These results still cannot give a definitive answer to how long a person is immune to the coronavirus as this disease simply hasn’t been around long enough. However, this research is consistent with findings that survivors of the original SARS outbreak in 2003 retained SARS antibodies in their blood for up to 3 years after infection. But these people still had detectable SARS-specific memory T cells in their blood 17 years after infection. This is extremely encouraging news for all who hope that long-term immunity to covid might too be possible.

Early in the pandemic, there were concerns that many people were becoming reinfected with the coronavirus shortly after leaving the hospital, but it’s now thought that these cases were mainly down to these people being unable to clear the virus from their systems within the expected timeframe. There have been sporadic reports of true repeated infections in the same individuals, however, these cases seem to be very rare. A better understanding of the length of covid immunity will also help to determine how frequently vulnerable people will need ‘booster’ vaccines.


Have treatments for coronavirus improved?

The sharp increase in the number of cases in the UK since April can be explained by increased testing. But despite the increase in cases, it is estimated that the death rate has been falling since the spring, and this pattern is being observed in other countries.

In interviews featured in a Nature News article, many doctors shed light on why this might be. As covid was a new and daunting disease to the UK in March, this put pressure on healthcare teams to try new drugs which had not yet been proven to reduce coronavirus mortality. These included interventions such as anti-interleukin-6 antibodies, the antiviral drug Remdisivir, and plasma from recovered covid patients, and hydroxychloroquine; all of which have failed to show efficacy so far in clinical trials.

The intensive care wards with the best survival rates cared for their patients using drugs and interventions that have been tried and tested over decades in patients suffering from respiratory infections (e.g., not using ventilators until absolutely necessary).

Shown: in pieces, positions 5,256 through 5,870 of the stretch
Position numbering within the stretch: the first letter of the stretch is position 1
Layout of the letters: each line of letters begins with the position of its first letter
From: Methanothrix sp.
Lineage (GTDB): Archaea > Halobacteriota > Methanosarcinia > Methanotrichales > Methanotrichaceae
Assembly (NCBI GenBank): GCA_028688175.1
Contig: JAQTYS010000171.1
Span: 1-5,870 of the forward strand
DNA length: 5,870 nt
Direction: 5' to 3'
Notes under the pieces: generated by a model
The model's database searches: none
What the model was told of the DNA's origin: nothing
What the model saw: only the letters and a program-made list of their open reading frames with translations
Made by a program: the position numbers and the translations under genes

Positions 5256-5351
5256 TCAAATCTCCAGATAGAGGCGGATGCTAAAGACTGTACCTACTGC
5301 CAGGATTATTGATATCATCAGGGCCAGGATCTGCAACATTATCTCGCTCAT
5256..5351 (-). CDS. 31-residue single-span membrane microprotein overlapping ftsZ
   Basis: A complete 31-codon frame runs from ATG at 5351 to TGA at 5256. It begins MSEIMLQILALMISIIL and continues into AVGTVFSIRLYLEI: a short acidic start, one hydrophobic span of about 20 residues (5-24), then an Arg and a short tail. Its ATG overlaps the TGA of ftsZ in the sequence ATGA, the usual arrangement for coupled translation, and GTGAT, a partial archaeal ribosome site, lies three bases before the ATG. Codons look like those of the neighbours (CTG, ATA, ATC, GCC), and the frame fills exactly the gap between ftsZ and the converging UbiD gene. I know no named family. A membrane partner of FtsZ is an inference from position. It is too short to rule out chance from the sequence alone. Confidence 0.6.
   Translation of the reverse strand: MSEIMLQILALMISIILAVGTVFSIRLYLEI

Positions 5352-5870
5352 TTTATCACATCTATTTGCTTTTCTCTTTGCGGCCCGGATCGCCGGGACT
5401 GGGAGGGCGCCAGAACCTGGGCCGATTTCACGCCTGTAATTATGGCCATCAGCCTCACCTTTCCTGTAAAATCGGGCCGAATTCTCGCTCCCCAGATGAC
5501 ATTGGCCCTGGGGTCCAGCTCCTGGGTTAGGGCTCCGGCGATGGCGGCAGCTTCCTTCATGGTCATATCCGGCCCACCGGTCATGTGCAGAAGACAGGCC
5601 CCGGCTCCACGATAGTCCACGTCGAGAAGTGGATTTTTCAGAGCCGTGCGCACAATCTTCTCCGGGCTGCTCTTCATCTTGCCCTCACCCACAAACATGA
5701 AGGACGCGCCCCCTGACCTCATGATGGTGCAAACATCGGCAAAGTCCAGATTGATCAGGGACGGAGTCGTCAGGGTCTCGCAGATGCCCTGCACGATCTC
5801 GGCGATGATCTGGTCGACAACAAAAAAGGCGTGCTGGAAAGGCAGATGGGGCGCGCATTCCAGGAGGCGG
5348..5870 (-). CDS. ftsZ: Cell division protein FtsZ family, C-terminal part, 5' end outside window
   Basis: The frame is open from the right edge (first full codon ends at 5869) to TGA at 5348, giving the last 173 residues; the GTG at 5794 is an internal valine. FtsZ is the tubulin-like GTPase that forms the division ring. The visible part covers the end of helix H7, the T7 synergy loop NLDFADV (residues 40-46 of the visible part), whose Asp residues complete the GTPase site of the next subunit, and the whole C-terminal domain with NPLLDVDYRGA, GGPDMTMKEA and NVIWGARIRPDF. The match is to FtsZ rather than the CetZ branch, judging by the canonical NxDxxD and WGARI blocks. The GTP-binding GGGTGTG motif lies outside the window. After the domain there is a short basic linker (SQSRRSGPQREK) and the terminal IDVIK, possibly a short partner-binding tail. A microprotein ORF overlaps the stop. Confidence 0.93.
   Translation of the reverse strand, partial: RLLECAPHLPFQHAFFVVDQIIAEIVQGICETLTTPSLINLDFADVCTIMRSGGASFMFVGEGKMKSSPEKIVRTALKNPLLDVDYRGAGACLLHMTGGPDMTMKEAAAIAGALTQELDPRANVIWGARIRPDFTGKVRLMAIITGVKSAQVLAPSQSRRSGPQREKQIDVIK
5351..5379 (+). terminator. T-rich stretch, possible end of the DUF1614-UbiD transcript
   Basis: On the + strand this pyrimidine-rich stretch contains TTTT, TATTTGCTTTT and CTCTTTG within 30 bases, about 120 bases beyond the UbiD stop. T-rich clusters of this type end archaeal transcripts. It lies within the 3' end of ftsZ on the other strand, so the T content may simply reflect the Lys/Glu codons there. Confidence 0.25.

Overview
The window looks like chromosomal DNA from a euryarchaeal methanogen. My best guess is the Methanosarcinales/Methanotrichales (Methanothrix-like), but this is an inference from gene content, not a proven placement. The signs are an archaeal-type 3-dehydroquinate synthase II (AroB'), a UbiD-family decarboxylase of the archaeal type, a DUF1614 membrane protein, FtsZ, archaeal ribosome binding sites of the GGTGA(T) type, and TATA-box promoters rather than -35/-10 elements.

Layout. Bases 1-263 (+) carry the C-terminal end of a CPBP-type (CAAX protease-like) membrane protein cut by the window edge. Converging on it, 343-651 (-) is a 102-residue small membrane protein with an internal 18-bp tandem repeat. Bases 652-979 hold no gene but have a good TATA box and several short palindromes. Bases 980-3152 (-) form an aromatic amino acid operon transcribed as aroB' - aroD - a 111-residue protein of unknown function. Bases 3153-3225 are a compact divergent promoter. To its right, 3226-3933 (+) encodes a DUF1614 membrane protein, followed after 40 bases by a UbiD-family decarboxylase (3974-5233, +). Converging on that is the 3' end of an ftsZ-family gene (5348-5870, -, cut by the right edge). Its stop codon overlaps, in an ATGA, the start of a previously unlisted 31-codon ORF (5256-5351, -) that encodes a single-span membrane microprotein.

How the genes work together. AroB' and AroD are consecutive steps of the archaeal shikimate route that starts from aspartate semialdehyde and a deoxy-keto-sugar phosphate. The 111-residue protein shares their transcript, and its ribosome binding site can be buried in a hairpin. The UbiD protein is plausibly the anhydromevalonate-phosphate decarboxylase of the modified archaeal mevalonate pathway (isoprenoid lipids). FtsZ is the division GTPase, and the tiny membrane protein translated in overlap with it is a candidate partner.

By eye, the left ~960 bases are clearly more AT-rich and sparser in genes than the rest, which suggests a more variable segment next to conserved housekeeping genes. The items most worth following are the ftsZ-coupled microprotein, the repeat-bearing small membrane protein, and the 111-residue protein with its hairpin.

Early in the pandemic, doctors realised that in severe covid patients their immune cells went into overdrive while attempting to clear the virus and this led to irreversible organ damage. As a result, a number of existing drugs that work by suppressing the immune system were trialled in these patients. The only drug that has been shown to boost the survival of critically ill covid patients is the anti-inflammatory steroid dexamethasone, which is already routinely used in intensive care units to manage some other respiratory infections.

The RECOVERY trial concluded that dexamethasone reduced fatalities by up to one third and should be used to treat severe covid patients. It’s possible that the drop in fatalities may be linked to healthcare workers now being familiar with how to manage the care of covid patients.


Lockdown and Testing Updates

It was hoped that a second lockdown would not be necessary, but the UK government announced another national lockdown during November after the number of new cases began spiralling out of control. It is estimated that coronavirus infections dropped by 30% during this period, and the plan to test students on mass using rapid antigen tests before they return home for Christmas is intended to keep cases manageably low over the festive period.

The government’s plan for a covid ‘amnesty’ over Christmas in which up to 3 households will be allowed to mix has been criticised by scientists as this could ‘throw away gains in suppressing the virus… (when) we’re on the cusp of being able to protect those elderly people who we love through vaccination.’

Preventing the virus from spreading during December is crucial. We now know that the virus is most transmissible in indoor settings with multiple people in close contact, and so large family gatherings give the virus the perfect opportunity to spread.

If we can minimise the number of new coronavirus cases over Christmas, more people will survive into a period where deaths can be prevented through vaccination. We have now reached a critical point where this disease is gradually becoming less fatal due to improvements in treatment and a vaccine is close at hand. With this in mind, we should continue to take precautions over Christmas and look forward to vaccination in 2021 with fresh optimism.